- 9 Oct 2018 7:41 AM
- Hungary Matters
Tibor Szanyi, an (Socialist) MEP and member of the committee dealing with farming and rural development, told a news conference that the scheme was designed in a way that regions and member states fill the planned framework with operational content while the European Parliament and the European Commission provide cooperation, financial resources and establish the scheme’s basic principles.
He noted that he had submitted the European eco-social villages initiative to the EP and the commission in 2015, and the EC approved the smart villages concept in 2017. The EU provided 800,000 euros for the preparatory phase and 3.3 million euros for core tasks.
The projects themselves will then receive a further 8 million euros. Phil Hogan (pictured on top), EU Commissioner for Agriculture and Rural Development, said at the press conference that bigger cities tend to receive greater resources than small towns and villages, so the EU wants to promote the Smart Village scheme to provide resources for localities that do not have access, or have limited access, to infrastructure support.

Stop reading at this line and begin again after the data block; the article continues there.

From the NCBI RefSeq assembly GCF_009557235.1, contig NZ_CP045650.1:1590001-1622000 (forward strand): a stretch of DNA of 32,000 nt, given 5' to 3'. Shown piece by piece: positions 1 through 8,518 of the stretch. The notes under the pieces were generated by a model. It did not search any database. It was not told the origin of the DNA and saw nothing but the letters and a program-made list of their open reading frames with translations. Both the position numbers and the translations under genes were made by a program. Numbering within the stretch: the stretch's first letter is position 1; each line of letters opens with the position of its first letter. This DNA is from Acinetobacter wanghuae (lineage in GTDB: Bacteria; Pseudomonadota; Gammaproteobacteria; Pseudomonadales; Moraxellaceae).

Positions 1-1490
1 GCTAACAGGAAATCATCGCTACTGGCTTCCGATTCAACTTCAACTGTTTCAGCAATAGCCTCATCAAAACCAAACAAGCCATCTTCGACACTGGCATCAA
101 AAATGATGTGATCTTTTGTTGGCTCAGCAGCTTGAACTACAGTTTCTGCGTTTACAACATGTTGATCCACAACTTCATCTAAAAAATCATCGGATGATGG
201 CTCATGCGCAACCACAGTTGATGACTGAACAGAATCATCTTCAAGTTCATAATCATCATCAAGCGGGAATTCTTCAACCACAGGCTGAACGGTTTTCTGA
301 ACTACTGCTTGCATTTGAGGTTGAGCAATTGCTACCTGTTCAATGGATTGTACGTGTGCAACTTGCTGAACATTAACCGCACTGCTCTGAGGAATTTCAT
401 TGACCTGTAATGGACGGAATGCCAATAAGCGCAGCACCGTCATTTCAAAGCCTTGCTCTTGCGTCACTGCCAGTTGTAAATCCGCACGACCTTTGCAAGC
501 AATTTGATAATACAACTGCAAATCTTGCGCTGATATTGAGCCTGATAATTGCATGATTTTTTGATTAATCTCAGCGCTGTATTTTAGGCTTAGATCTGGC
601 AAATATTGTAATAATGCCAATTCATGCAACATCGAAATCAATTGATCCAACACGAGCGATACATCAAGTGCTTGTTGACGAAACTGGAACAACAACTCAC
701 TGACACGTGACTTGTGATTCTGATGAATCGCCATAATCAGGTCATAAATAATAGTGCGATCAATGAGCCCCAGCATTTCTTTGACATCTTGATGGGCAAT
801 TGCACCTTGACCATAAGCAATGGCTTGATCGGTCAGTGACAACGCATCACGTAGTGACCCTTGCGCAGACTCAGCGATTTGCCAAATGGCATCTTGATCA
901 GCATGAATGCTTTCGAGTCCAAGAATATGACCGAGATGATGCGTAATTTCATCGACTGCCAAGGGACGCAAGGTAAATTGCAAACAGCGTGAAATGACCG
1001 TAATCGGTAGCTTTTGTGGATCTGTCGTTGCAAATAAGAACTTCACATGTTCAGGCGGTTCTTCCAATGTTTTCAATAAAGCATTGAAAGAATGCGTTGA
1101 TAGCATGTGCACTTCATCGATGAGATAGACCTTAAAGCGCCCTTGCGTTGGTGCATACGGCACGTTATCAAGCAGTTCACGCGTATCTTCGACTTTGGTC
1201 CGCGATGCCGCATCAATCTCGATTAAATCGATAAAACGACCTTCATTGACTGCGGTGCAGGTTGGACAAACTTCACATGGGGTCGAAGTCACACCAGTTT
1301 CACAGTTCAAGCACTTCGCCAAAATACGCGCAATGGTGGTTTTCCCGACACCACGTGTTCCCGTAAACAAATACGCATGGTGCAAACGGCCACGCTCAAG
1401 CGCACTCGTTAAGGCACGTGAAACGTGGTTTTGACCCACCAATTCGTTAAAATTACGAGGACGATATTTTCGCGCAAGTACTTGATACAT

The European Parliament Hungarian Liaison Office, one of the organisers of the conference, said in a release that the Smart Village programme aims to improve the quality of life of out-of-town settlements, mainly in the areas of the economy, education, energy management, digitization, mobility and health care, by promoting a hightech and social environment.
The European Commission Representation in Hungary was the other main organiser of the event.
MTI Photo: Soós Lajos